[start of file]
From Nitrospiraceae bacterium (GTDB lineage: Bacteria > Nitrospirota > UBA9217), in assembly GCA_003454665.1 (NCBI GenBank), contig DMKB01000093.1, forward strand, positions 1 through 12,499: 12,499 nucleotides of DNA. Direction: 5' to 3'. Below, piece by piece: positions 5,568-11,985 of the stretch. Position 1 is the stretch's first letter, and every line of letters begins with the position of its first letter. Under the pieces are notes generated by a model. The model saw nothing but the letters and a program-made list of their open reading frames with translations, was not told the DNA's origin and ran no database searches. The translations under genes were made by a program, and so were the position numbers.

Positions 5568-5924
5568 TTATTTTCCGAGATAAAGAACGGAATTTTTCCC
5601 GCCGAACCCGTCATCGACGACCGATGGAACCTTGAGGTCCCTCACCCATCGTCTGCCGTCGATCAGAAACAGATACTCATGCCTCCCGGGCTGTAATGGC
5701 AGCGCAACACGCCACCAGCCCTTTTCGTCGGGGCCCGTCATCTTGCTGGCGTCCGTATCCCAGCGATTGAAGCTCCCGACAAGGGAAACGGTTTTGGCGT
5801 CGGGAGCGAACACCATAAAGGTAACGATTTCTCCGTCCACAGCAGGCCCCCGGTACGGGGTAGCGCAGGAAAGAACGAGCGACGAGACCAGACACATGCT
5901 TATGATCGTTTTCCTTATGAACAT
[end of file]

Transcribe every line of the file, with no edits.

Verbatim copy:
From Nitrospiraceae bacterium (GTDB lineage: Bacteria > Nitrospirota > UBA9217), in assembly GCA_003454665.1 (NCBI GenBank), contig DMKB01000093.1, forward strand, positions 1 through 12,499: 12,499 nucleotides of DNA. Direction: 5' to 3'. Below, piece by piece: positions 5,568-11,985 of the stretch. Position 1 is the stretch's first letter, and every line of letters begins with the position of its first letter. Under the pieces are notes generated by a model. The model saw nothing but the letters and a program-made list of their open reading frames with translations, was not told the DNA's origin and ran no database searches. The translations under genes were made by a program, and so were the position numbers.

Positions 5568-5924
5568 TTATTTTCCGAGATAAAGAACGGAATTTTTCCC
5601 GCCGAACCCGTCATCGACGACCGATGGAACCTTGAGGTCCCTCACCCATCGTCTGCCGTCGATCAGAAACAGATACTCATGCCTCCCGGGCTGTAATGGC
5701 AGCGCAACACGCCACCAGCCCTTTTCGTCGGGGCCCGTCATCTTGCTGGCGTCCGTATCCCAGCGATTGAAGCTCCCGACAAGGGAAACGGTTTTGGCGT
5801 CGGGAGCGAACACCATAAAGGTAACGATTTCTCCGTCCACAGCAGGCCCCCGGTACGGGGTAGCGCAGGAAAGAACGAGCGACGAGACCAGACACATGCT
5901 TATGATCGTTTTCCTTATGAACAT